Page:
This project is jointly funded by the Electronic and Photonic Materials (EPM) Program in the Division of Materials Research (DMR) and the Electronics, Photonics, and Magnetic Devices (EPMD) Program in the Division of Electrical, Communications and Cyber Systems (ECCS).
This research project studies hybrid graphene-ferroelectric materials and devices. The hybrid materials offer promise for combining the strength of the unique two-dimensional Dirac Fermionic electronic structure and high carrier mobility in graphene plus the high functionality in ferroelectric materials. The research is designed to overcome undesirable polarization screening by absorbates on the surface of ferroelectric materials by the use of artificially layered superlattice materials in the form of epitaxial thin films, in which the phase transition temperature and dielectric response of the material can be precisely tailored. The research focuses mainly on two aspects: (1). A ferroelectric material is used to charge dope a graphene sheet in contact with it to a much higher extent than the conventional dielectrics can. Based on the principle of ferroelectric charge doping, atomic force microscopy are used for "on-demand" fabrication of nano-junctions and circuits, allowing definition of sharp potential profiles with arbitrary designs, enabling exploration of the physics of Dirac electron scattering through both scanning probe imaging and electrical transport measurements. (2). A ferroelectric material is used to exert precisely controlled strain on a graphene sheet in particular directions to modify the electronic properties and to study the theoretically predicted gauge field effects.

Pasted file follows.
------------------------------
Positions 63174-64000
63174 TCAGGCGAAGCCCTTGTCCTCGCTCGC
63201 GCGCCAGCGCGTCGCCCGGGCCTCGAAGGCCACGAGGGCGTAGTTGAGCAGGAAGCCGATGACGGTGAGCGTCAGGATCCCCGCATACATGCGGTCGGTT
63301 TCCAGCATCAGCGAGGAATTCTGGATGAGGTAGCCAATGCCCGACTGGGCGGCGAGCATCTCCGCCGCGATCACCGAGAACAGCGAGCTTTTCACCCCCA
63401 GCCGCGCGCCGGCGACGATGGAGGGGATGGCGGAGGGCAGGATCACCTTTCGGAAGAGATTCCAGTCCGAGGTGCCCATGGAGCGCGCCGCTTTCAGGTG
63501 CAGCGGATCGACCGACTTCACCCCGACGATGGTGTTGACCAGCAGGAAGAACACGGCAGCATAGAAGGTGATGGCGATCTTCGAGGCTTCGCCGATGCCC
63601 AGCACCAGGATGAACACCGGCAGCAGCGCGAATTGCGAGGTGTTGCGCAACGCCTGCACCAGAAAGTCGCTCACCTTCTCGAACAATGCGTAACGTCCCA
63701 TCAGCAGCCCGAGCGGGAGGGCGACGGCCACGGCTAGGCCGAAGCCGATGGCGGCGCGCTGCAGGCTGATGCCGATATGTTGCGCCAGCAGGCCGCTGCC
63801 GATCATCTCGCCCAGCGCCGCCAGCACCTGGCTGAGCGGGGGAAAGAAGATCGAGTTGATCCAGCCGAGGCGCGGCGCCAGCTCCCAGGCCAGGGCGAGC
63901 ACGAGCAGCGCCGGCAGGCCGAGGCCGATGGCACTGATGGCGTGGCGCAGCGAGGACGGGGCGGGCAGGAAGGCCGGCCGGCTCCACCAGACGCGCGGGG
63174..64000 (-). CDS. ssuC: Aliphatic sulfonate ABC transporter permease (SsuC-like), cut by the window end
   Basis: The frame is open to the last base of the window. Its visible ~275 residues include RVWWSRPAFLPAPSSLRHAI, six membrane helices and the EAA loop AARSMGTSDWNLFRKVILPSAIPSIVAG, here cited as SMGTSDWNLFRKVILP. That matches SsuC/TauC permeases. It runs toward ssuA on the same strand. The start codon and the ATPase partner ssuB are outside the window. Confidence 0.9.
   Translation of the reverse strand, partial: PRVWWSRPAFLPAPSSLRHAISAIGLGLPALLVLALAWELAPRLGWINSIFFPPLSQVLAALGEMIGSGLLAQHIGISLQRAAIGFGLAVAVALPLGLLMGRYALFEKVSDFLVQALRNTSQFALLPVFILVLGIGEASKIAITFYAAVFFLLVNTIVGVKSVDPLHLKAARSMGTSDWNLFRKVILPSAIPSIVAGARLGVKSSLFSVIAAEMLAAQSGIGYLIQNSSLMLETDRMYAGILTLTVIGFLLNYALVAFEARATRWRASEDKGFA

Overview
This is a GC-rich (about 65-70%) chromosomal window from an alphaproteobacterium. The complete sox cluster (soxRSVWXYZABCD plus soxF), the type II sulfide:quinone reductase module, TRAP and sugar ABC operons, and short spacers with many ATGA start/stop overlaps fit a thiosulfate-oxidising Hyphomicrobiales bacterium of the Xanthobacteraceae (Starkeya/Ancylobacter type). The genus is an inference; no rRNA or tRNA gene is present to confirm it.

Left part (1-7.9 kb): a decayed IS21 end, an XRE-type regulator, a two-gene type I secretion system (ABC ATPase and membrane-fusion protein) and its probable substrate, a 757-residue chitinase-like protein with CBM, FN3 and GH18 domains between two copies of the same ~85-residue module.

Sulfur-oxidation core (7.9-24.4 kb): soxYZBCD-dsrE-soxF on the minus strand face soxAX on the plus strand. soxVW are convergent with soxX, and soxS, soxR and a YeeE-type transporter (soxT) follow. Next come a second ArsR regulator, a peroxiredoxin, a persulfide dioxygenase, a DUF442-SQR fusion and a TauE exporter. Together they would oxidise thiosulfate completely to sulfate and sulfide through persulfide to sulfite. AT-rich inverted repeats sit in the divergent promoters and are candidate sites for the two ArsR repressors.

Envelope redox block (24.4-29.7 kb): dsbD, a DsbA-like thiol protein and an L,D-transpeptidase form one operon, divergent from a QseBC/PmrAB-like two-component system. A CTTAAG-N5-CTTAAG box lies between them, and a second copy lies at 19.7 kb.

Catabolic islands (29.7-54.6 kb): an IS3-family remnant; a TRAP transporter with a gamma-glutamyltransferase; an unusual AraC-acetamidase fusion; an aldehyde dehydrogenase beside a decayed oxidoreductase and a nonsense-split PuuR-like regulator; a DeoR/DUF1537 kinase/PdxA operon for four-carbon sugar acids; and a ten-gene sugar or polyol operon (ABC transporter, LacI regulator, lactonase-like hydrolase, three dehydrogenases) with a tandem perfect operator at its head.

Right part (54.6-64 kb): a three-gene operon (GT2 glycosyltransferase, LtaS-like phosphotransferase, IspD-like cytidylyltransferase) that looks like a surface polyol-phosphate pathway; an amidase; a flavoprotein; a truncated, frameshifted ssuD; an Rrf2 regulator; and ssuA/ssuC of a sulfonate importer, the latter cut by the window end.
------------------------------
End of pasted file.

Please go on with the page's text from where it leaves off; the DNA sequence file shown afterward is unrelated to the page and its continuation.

The project addresses basic and applied research issues in an interdisciplinary area that combines physics, materials science and device engineering, with high technological relevance. The unique properties of graphene are exploited in new device structures that utilize both the ferroelectric field effect and piezoelectric strain. Prototype devices studied in the project could form the seed for next-generation electronics such as novel transistors with low-power consumption and high mobility, non-volatile memory devices, and devices based on strained graphene. Graduate students, as well as undergraduate and high-school students, are trained in an interdisciplinary environment and learn thin-film deposition, lithography, atomic force microscopy, and electrical characterization.